Newly calibrated data from the magnetometer will be indicated by a green line that matches the sphere. The green sphere should be more centered than the red one. If not, try repeating the calibration.
You're now done the calibration process! On most Phidget Spatials, the calibration will be stored in flash, so it stays calibrated to this environment even across power cycles.
7. If you need to repeat this exact calibration, you can save the values listed in the text box.
You can use these values in the setMagnetometerCorrectionParameters method. See our API Documentation for more details.
For most applications, we recommend using the Spatial object to get a direct readout of compass heading, as it has already been processed and combined with accelerometer and gyroscope data for the most consistent results.
Note that if you want to account for “true north” as your heading, you will need to account for the declination of the earth’s magnetic field at your location. The earth’s magnetic north pole and the north pole on a map are not the same, and this will need to be accounted for. The exact process of finding your declination is outside of the scope of this document.
It is important to note here, that nearby sources of interference outside of the moving structure could skew readings away from the declination angle, and additional compensation may be required.
While the actual calculations are also outside the scope of this document, if you still want to calculate heading on your own, you will also need to be aware of the fact that the earth’s magnetic field is not parallel to the surface at most latitudes. This means that unless your compass is perfectly flat, you will need to account for sensor’s tilt relative to the earth’s surface for an accurate reading of heading. The heading output from your Phidget Spatial object is already compensated for such effects.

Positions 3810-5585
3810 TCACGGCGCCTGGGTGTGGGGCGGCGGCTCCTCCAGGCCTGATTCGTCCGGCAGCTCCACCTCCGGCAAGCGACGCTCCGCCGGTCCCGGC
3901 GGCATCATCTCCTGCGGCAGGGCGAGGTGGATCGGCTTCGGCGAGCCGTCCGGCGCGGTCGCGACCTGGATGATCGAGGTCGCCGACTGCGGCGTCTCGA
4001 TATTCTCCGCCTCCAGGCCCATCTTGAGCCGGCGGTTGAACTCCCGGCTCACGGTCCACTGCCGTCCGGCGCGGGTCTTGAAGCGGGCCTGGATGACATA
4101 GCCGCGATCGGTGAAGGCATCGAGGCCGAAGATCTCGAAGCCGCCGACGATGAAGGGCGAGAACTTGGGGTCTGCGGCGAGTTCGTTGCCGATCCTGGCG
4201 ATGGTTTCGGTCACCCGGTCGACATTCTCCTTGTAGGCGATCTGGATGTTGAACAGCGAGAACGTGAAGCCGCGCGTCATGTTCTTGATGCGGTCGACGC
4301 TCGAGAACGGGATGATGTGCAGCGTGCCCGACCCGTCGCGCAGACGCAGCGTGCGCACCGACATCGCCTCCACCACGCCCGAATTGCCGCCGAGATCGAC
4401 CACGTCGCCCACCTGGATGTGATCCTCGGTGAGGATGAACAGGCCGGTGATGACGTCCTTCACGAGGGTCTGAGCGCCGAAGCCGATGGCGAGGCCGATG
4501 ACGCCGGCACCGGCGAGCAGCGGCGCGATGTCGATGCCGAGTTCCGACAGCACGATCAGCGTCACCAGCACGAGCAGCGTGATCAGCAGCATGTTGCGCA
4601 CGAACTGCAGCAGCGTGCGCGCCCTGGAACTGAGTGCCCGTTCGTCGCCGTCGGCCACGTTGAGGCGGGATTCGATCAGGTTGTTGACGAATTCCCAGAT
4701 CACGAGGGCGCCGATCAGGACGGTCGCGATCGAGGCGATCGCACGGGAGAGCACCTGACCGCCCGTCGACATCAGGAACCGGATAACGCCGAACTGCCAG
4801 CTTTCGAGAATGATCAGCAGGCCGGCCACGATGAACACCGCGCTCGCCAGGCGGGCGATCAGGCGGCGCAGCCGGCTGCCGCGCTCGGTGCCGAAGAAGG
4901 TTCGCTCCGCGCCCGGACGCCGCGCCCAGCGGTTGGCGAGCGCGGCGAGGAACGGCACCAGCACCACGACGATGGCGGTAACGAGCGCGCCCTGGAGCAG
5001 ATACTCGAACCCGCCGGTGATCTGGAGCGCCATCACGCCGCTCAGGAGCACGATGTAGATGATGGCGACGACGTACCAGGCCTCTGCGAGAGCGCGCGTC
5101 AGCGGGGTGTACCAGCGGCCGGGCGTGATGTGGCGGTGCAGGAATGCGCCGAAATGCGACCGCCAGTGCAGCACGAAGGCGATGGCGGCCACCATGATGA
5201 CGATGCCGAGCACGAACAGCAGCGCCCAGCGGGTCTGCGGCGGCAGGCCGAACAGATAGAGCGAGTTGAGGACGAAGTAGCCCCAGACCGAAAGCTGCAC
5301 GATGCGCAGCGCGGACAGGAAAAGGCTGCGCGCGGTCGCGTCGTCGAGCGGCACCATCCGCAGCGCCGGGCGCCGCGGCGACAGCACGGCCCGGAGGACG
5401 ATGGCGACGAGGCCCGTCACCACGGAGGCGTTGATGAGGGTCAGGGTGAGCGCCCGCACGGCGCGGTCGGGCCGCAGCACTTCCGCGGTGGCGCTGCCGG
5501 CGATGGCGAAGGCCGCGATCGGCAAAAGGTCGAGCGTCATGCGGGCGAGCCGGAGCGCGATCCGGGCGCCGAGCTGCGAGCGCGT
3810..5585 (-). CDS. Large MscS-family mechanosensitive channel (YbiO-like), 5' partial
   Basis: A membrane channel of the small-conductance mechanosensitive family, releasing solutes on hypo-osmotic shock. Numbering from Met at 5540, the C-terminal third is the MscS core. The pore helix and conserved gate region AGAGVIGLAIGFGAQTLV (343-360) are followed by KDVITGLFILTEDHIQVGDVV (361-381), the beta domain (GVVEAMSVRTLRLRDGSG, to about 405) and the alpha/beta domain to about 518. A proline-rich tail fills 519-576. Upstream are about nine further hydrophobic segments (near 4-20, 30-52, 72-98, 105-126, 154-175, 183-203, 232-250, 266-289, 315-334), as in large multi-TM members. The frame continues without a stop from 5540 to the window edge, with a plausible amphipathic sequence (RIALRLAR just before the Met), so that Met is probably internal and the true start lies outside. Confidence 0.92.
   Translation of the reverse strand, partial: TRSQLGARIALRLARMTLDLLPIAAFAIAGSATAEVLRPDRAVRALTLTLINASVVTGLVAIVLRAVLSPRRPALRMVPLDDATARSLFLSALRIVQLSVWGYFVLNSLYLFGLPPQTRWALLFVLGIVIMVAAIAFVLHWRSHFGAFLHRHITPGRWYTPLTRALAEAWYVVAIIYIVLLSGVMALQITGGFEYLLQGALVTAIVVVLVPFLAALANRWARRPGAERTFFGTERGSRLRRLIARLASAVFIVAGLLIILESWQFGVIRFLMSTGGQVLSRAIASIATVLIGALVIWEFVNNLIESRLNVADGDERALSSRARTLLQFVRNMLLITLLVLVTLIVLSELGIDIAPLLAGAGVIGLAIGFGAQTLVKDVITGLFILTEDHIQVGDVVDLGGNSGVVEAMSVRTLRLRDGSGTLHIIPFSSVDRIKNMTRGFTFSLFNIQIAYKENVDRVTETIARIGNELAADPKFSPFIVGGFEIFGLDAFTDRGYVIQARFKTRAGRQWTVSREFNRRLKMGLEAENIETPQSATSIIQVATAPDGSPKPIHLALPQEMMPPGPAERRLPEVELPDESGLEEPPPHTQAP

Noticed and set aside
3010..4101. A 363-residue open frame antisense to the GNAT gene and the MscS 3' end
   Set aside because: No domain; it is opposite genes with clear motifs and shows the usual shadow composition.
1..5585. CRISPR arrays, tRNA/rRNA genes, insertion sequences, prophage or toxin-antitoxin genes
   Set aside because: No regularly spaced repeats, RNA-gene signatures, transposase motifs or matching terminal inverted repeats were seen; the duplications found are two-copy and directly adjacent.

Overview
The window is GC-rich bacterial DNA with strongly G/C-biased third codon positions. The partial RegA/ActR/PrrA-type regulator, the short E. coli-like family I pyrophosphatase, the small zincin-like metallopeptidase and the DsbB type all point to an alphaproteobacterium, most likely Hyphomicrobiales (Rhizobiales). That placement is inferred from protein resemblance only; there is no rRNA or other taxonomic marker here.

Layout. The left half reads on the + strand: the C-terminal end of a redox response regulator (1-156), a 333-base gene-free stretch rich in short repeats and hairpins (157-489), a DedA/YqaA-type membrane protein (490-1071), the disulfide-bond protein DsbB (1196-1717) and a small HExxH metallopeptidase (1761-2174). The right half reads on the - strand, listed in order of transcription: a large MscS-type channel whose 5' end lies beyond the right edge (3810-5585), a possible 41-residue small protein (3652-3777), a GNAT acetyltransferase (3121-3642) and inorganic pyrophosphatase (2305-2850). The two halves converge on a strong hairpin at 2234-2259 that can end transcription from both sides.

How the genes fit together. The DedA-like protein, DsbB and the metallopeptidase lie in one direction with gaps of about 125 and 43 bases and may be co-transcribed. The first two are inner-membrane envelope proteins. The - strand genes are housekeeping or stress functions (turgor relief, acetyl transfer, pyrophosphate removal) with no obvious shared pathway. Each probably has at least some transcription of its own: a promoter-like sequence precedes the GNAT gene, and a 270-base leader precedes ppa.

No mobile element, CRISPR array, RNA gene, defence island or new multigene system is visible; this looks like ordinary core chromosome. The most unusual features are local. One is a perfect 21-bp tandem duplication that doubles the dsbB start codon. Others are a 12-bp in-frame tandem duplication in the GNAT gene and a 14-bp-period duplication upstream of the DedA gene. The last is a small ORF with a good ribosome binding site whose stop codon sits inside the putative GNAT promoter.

Demonstrations Using the Control Panel Example
The magnetometer example displays the direction magnitude of the measured magnetic field in the X and Y axes as a line from the center of a circle. The red or green circle shows the strength of the magnetic field traveling through the top of the sensor. The larger the circle, the greater the effect. Red indicates a field pointing into the top of the sensor, green indicates a field pointing up from the bottom.
Similarly, the X and Y components of the field are indicated by a line in the center of the circle. Out of the box, you may notice that when your compass is placed flat on a table, and rotated in a circle, the magnetic field indicator in X and Y doesn’t actually follow a circle of even magnitude. This is an indication you will need to calibrate your compass. Calibrate it now, and come back. You can begin calibration by clicking the “Calibrate” button.
If your compass is properly calibrated, by placing it flat on a table you should notice the length of the line remains about the same while the magnetometer is rotated. If it’s still not behaving this way, first try moving your sensor to the side a distance, and see how that effects your results. If the sensor reading moves, this indicates it is probably close to something steel, or magnetic, such as screws in the table. Otherwise, try calibrating again and check your results.
The next thing you may notice is that the line is relatively short, and there is a larger than expected field going through the device vertically. (i.e. the red/green circle is large). In most places on the face of the earth, the magnetic field isn’t directly parallel to the surface, and may in fact be pointing into, or outwards from the surface. As you tilt the sensor away from the table, you may notice the effects of rotating your sensor are strongly skewed when used in any orientation that isn’t flat.
In fact, you should be able to orient your sensor such that the line in the middle of the diagram becomes a dot, while the outer circle is at its largest. If you were to draw a line out from the face of your sensor, this is the actual tilt of the magnetic field at your location. At the location of the Phidgets offices, we find that the earth’s magnetic field is pointed mostly at the ground, rather than alongside it.
If you were making heading calculations on your own, you would need to account for this effect in any scenario where you can’t guarantee your sensor will remain flat.
By using a Phidget Spatial you can get a readout of the compass bearing directly, that accounts for the tilt of the sensor, using the heading component of the Euler angles provided.